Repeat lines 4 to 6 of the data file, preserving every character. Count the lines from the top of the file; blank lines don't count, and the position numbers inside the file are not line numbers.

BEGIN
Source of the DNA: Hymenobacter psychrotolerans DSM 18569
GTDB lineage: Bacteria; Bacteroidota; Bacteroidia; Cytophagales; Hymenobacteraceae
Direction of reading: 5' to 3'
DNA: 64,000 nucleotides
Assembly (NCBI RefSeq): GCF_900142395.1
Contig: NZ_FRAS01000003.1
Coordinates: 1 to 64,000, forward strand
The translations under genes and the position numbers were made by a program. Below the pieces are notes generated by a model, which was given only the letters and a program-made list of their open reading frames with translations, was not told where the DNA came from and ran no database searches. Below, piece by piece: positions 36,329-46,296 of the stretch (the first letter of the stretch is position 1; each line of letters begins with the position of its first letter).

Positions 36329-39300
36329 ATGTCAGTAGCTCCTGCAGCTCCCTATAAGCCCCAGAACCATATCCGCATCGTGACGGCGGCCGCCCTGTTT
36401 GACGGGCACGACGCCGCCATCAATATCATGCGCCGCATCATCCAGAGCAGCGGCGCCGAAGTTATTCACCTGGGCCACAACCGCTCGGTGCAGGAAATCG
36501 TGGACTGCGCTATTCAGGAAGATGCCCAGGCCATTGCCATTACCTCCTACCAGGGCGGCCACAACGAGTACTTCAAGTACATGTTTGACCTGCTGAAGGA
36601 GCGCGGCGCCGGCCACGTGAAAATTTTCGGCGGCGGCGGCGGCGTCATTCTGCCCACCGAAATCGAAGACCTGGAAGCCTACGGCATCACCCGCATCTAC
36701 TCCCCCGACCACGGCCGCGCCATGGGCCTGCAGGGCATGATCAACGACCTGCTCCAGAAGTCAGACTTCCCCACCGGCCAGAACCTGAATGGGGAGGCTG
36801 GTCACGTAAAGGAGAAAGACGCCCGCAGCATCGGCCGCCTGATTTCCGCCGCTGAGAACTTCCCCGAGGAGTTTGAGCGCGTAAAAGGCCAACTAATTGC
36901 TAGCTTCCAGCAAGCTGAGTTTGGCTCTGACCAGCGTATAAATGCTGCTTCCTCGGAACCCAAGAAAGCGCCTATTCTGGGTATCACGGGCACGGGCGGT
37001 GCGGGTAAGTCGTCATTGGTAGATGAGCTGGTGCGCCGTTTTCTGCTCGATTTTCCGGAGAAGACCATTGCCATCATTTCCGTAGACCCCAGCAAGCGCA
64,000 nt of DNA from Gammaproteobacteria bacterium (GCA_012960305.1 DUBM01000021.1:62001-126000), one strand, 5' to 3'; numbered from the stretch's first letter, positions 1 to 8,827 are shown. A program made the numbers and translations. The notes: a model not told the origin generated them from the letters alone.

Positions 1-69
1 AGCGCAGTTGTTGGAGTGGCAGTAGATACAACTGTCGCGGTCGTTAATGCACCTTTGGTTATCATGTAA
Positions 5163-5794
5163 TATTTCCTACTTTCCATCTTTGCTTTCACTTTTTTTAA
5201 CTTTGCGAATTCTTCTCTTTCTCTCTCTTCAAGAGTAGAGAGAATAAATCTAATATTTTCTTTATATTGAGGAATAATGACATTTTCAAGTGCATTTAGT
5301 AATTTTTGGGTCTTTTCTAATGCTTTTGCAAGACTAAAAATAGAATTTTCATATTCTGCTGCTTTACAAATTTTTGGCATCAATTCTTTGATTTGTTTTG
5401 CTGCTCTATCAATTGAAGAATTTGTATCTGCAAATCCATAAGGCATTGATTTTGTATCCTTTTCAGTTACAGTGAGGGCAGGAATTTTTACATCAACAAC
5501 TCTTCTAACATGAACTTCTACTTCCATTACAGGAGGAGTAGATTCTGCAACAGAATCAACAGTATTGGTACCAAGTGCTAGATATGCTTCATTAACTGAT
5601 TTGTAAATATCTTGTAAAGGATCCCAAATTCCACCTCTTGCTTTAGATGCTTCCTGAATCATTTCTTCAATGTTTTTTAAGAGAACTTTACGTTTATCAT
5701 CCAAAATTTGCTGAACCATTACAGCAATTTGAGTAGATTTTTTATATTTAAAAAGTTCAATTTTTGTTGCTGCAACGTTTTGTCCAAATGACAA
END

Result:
DNA: 64,000 nucleotides
Assembly (NCBI RefSeq): GCF_900142395.1
Contig: NZ_FRAS01000003.1